Steamy Poetry: Recommended Reading
Poetry volumes to skim when you’re, you know, alone.
There’s something super sexy about slim little volumes. A mere 100 or so pages, bound almost like a pamphlet. Something small enough to tuck inside a purse or even a pocket. And there’s something supremely illicit about reading poetry, period, let alone reading poetry that paints pictures of ruby-red lips and sweaty-sticky sheets.
So finger these small spines for a quick skim on the subway, or a spontaneous sit on a park bench. Somewhere where you can flip casually and nonchalantly, where you can flaunt the title and “a collection of poems” as a sign of your high taste — even as your heart whirrs wildly.
Every story is an old story. Even in 7th century Greece, girls were getting it on, and we know this because “Great Poetess” Sappho wrote it all down. The existing fragments of her poetry just ooze salaciousness. Check out one scrap, dedicated to one of her presumed lovers on the isle of Lesbos:
You: an Achilles apple;
Blushing sweet on a high branch
At the tip of the tallest tree.
You escaped those who would pluck your fruit
Not that they didn’t try.
Oh, the Bard, that dirty bastard. Not only are his sonnets replete with sexual innuendo; he slips many a bawdy joke in his play dialogue, too. Next time you hear a Shakespeare poem recited, keep your ears open: listen between the lines. For the, ahem, “flesh rising at thy name.”
My soul doth tell my body that he may
Triumph in love; flesh stays no farther reason,
But rising at thy name, doth point out thee
As his triumphant prize.
When English majors hear “John Donne,” they think about bells tolling and death knocking, but there’s also more of his work that explores less of the spiritual and more of the, ahem, sensual. Also, he wrote a whole poem that was an imagined convo with Sappho, so …“To His Mistress Going to Bed”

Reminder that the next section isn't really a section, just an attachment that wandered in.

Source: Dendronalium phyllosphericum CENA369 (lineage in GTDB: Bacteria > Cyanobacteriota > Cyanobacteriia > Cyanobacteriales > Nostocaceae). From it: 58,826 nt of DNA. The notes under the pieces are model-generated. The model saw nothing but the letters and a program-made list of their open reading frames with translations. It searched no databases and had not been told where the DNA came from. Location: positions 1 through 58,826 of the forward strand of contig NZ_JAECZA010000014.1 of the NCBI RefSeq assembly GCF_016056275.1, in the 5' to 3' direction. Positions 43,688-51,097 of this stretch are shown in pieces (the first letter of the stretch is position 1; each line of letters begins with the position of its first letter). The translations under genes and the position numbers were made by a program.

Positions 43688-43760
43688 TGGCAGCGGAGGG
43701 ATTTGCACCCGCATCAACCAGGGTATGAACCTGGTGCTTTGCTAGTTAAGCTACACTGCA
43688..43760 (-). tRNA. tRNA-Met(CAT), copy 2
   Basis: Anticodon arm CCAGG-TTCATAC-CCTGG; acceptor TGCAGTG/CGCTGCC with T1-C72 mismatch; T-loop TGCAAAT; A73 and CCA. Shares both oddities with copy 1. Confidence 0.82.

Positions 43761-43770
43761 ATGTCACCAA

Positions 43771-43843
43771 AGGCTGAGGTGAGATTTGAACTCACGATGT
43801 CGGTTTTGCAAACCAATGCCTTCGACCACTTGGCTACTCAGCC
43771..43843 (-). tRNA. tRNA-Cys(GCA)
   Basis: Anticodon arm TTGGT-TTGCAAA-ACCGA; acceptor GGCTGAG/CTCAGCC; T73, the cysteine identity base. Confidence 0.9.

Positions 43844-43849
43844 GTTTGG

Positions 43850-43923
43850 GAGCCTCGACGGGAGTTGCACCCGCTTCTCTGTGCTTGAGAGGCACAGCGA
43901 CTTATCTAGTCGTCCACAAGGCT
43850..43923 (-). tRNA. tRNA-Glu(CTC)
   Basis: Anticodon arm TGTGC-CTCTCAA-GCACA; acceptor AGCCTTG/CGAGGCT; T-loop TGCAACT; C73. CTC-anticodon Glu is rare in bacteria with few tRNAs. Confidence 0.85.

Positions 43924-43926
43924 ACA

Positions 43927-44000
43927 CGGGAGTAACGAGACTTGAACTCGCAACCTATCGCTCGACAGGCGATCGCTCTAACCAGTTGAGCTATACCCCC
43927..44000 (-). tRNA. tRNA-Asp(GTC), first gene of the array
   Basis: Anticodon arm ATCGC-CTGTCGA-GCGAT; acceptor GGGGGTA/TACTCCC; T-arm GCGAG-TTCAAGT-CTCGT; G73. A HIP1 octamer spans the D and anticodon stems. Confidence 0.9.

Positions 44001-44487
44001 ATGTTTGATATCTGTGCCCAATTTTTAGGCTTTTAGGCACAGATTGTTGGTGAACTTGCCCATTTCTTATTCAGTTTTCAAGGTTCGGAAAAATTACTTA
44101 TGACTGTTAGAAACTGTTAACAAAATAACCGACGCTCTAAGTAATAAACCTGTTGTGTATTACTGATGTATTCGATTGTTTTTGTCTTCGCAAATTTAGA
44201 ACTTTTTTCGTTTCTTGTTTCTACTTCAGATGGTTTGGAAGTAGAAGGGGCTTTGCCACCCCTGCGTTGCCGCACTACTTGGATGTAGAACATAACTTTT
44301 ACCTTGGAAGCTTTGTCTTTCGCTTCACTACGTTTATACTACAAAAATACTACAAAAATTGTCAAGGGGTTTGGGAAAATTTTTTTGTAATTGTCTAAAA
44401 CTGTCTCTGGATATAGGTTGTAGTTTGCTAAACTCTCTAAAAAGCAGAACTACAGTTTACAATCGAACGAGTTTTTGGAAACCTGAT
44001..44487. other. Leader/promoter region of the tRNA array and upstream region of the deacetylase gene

Thy self: cast all, yea, this white linen hence,
There is no penance due to innocence.
To teach thee, I am naked first; why then
What needst thou have more covering than a man.
I KNOW. YES. Even she, the famously white-garbed virgin recluse. Just take a look at “Wild Nights”:
Wild nights — Wild nights!
Were I with thee
Wild nights should be o
Edna St. Vincent Millay
Edna was a bit like the Casanova of the New York City beat poets scene. She fucked everyone who was anyone (famously, men and women) and then wrote way too much about it. Her notoriously active love life is now the stuff of academic biographies and Greenwich Village legend, but so many of her poems speak to the heady romances of her heyday.
What lips my lips have kissed, and where, and why
I have forgotten. And what arms have lain
Under my head till morning.
Given her tragic suicide, it can feel a bit icky to read some sense of sexiness into her (often bleak) verses. But sex figures prominently in Plath’s work, more so than any other topic. These two lines say it all:
I am vertical
But I would rather be horizontal.